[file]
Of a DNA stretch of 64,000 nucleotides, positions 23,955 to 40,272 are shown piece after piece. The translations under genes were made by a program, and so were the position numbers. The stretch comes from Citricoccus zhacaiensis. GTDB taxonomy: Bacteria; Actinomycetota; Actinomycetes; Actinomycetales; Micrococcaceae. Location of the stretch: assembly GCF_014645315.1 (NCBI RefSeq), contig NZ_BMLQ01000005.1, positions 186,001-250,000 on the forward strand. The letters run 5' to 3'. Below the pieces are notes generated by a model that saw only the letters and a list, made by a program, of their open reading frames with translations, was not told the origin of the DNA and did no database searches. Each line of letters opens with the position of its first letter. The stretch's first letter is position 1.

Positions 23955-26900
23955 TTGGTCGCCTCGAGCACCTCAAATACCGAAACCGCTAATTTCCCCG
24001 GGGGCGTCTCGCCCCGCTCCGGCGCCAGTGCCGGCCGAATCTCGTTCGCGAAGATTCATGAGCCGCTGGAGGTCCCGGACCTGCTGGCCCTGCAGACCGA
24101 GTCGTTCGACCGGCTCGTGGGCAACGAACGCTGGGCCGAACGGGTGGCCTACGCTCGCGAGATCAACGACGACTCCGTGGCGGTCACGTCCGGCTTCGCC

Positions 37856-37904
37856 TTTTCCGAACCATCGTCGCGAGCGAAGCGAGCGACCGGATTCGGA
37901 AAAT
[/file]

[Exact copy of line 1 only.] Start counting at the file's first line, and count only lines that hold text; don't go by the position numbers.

Of a DNA stretch of 64,000 nucleotides, positions 23,955 to 40,272 are shown piece after piece. The translations under genes were made by a program, and so were the position numbers. The stretch comes from Citricoccus zhacaiensis. GTDB taxonomy: Bacteria; Actinomycetota; Actinomycetes; Actinomycetales; Micrococcaceae. Location of the stretch: assembly GCF_014645315.1 (NCBI RefSeq), contig NZ_BMLQ01000005.1, positions 186,001-250,000 on the forward strand. The letters run 5' to 3'. Below the pieces are notes generated by a model that saw only the letters and a list, made by a program, of their open reading frames with translations, was not told the origin of the DNA and did no database searches. Each line of letters opens with the position of its first letter. The stretch's first letter is position 1.